Ravinia's "One Score, One Chicago' to Feature Dvorak's 'New World' Symphony
Byline: Bill Gowen
The Ravinia Festival goes for a touch of true Americana by its selection of Antonin Dvorak's "New World" Symphony for the second year of its "One Score, One Chicago" educational initiative.
Ravinia will feature this work in several performances this summer, along with a comprehensive educational outreach program in collaboration with city and suburban schools and libraries. As with last year's first edition of "One Score, One Chicago," a 24-page study guide is available, including a compact disc on which music director designate James Conlon conducts the London Philharmonic in a complete performance of the "New World" Symphony, as well as providing spoken analysis of the music.
"One of the aspects that most appealed to me when I accepted the position of music director was Ravinia's community outreach and education program," Conlon said. "There's a general concern about the future of classical music. We're planning to roll up our sleeves and be proactive about promoting the future of the music."
Why the "New World" Symphony?
First, there's the connection between this summer's celebration of Ravinia Park's centennial and the 100th anniversary of the death of Dvorak on May 1, 1904.
Second, this symphony communicates its musical and emotional ideas (many of them of American origin) to the audience in a forthright manner.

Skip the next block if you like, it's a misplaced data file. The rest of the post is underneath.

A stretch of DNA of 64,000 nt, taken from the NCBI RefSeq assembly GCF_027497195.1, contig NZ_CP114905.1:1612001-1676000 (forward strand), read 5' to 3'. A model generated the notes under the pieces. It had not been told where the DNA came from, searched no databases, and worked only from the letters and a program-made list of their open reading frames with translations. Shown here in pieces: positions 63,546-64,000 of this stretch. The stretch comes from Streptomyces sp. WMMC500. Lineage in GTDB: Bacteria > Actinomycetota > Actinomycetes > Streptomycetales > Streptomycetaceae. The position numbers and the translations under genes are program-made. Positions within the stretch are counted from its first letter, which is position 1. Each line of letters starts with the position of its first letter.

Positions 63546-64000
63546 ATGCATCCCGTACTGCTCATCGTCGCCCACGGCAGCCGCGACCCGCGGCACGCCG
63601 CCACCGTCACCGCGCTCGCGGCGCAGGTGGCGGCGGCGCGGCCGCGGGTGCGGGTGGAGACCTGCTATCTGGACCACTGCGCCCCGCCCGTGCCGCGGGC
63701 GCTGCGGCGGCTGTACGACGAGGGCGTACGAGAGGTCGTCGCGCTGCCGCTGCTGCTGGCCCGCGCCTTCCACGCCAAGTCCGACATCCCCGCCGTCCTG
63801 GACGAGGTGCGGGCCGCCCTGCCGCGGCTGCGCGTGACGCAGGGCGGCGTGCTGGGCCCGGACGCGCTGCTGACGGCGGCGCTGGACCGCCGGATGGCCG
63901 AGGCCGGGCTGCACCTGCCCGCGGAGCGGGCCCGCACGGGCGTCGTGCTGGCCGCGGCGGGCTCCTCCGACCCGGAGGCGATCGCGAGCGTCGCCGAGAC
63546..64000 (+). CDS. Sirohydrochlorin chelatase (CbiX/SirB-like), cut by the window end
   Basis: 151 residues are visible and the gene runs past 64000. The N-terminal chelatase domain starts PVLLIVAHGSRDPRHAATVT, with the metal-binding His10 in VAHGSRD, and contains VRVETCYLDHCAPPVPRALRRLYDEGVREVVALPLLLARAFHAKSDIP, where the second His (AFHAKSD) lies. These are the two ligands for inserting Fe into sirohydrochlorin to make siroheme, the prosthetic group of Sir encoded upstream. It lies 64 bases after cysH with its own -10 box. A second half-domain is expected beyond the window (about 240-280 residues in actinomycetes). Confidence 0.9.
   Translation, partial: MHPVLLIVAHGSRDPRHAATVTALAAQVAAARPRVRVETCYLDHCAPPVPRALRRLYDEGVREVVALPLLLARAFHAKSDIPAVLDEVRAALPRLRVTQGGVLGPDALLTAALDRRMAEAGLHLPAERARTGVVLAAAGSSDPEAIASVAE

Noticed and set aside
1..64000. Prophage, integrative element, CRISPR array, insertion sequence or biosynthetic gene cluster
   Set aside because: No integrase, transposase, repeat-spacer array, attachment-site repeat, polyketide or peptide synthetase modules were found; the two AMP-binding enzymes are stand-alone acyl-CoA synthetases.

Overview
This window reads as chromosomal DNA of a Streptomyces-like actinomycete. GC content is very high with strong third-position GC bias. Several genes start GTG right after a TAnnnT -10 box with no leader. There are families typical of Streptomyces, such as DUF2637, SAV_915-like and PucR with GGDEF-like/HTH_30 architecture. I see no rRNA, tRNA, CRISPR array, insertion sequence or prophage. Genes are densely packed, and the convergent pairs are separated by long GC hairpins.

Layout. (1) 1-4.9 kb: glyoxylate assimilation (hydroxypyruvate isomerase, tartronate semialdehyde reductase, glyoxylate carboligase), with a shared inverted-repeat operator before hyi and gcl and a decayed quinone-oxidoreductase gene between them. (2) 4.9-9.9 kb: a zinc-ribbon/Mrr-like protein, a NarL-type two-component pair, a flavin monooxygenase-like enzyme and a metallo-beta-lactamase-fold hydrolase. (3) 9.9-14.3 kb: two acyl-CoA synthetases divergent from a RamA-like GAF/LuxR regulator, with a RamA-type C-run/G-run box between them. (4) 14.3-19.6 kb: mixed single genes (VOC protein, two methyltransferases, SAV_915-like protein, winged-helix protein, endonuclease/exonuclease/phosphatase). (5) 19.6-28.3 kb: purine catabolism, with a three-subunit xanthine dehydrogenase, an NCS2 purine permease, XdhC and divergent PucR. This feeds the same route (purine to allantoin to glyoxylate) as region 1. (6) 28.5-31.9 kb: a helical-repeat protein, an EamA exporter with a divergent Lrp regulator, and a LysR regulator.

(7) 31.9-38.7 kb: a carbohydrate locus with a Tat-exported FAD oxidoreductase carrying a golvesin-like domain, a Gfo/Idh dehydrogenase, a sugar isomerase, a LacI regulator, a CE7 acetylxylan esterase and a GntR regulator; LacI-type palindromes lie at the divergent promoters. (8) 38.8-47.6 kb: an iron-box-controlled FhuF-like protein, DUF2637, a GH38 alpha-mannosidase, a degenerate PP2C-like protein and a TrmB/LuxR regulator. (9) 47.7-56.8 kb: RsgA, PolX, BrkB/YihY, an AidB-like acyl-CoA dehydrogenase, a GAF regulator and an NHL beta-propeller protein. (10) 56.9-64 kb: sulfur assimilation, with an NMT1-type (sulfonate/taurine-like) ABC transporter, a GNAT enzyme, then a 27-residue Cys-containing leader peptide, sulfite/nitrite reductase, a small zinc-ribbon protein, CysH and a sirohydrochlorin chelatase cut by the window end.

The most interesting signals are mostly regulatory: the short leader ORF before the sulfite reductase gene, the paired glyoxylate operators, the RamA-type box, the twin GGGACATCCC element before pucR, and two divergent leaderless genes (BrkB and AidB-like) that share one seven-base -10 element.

Dvorak, born Sept. 8, 1841, in Prague, the capital of Bohemia (today, the Czech Republic) was a composer whose music was firmly set in the Austro-German tradition nurtured by the likes of Mozart, Beethoven and Schubert, and expanded to its most comprehensive form by Richard Wagner and Gustav Mahler.
However, Dvorak was also part of the so-called "nationalistic- romantic" movement among composers. A partial list includes Dvorak's countryman, Bedrich Smetana, along with Scandinavian composers Edvard Grieg (Norway), Jean Sibelius (Finland) and Carl Nielsen (Denmark); numerous Russian composers, including Peter Tchaikovsky, Modest Mussorgsky, Reinhold Gliere and Nicolai Rimsky- Korsakoff; as well as British late-romantics Edward Elgar, Ralph Vaughan Williams and Arnold Bax, etc. Most were greatly influenced by folk music and literature from their native lands.
However, Dvorak's Symphony No. 9 in E Minor ("From the New World"), composed in 1893, holds a special place in music history. …